10 3D video games that would have been better in 2D

With the fifth generation of consoles, the gaming landscape was changing and industry players were scrambling to see where the future was headed. While many hedged their bets on interactive movies that were barely games, others realized 3D animation was where the wind was blowing.

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Some franchises, such as mario and Solid metal gear, successfully jumped into the third dimension. Others, like Sonic and Castlevania, failed in their first attempts. While subsequent trials managed to succeed, some efforts might have been better had they just stuck to the good old 2D perspective.

ten Mega Man X7 suffers from clunky gameplay and abysmal sound

Mega Man X7 half-heartedly attempted to bring the Blue Bomber into the third dimension. Although some levels were shown in a 3D perspective, many of them were still designed with a 2D sensibility as enemies and hostiles that should pose a threat were easily bypassed.

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Despite this, the controls and camera weren’t up to the task. Mega Man X7 imposed on players. If the 3D sections had been omitted, the game would still not be in the same league as the start X games, but it might have given the developers the extra time needed to fine-tune the game’s core mechanics and downright atrocious audio.

9 Oddworld Munch’s Oddysee Runs Out Before Too Long

One could hardly fault Oddworld Inhabitants for attempting to modernize the series with the hardware bump that came with the Xbox, but there’s no denying that the final product falls short of the legacy of the original games. Munch’s OdysseyThe puzzles and gameplay additions are fun for a while, but as the story progresses the mechanics and environments remain largely the same. Players will tire of stealth, repetitive gathering and throwing long before the credits roll. Additionally, respawning sligs and the ability to resurrect fallen friends give players too much freedom to solve puzzles.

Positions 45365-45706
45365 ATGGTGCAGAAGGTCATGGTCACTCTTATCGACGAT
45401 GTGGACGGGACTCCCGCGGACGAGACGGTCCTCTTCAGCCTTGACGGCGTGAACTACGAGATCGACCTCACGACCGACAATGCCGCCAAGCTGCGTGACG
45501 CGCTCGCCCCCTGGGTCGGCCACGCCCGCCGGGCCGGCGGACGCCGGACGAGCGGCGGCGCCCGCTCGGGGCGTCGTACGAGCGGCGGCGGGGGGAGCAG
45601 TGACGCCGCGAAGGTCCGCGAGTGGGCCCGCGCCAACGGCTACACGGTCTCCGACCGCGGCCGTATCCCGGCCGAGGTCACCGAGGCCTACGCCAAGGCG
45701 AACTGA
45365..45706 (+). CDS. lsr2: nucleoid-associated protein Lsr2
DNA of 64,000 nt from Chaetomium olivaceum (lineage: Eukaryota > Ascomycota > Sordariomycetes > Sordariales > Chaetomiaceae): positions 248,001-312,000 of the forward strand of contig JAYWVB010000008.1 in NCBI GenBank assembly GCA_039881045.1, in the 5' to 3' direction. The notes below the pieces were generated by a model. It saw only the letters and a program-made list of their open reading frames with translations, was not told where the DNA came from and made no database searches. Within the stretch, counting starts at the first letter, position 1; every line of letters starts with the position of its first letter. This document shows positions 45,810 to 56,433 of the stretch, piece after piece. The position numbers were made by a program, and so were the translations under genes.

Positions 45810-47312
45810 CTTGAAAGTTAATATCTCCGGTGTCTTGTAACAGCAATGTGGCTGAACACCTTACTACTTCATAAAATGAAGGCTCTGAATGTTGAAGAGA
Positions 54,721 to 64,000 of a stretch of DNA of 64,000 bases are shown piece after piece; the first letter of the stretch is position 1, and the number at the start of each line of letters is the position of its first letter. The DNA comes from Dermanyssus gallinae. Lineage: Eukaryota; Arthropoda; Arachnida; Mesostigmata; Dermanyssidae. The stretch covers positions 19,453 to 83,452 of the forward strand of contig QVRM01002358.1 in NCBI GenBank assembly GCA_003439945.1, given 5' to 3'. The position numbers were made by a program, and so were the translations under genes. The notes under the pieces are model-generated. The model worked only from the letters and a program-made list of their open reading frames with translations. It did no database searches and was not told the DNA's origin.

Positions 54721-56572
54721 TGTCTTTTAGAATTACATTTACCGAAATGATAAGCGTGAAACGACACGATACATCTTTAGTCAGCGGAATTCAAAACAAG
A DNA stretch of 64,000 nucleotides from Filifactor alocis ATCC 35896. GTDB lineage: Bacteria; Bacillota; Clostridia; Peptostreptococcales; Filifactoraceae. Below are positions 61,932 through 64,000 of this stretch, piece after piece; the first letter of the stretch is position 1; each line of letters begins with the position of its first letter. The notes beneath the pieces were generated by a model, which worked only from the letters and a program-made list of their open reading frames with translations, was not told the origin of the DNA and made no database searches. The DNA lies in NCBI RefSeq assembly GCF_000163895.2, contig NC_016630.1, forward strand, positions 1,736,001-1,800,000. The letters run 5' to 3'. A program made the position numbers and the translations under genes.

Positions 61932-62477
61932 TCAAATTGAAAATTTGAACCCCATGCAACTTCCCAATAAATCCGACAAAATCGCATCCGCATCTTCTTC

8 Gabriel Knight Blood of the Sacred Blood of the Damned Killed Adventure Games

Widely regarded as the game that killed graphic adventures, Gabriel Knight Blood of the Sacred Blood of the Damned That’s why Jane Jenson stuck to 2D with her subsequent titles. One of the most talked about aspects of Gabriel’s third outing was the infamous puzzle where the player had to obtain hair from a cat in order to create a fake mustache and disguise themselves as a character who has no hair. mustache. This was apparently implemented into the game at the last minute after the planned puzzle was deemed prohibitively expensive and time-consuming.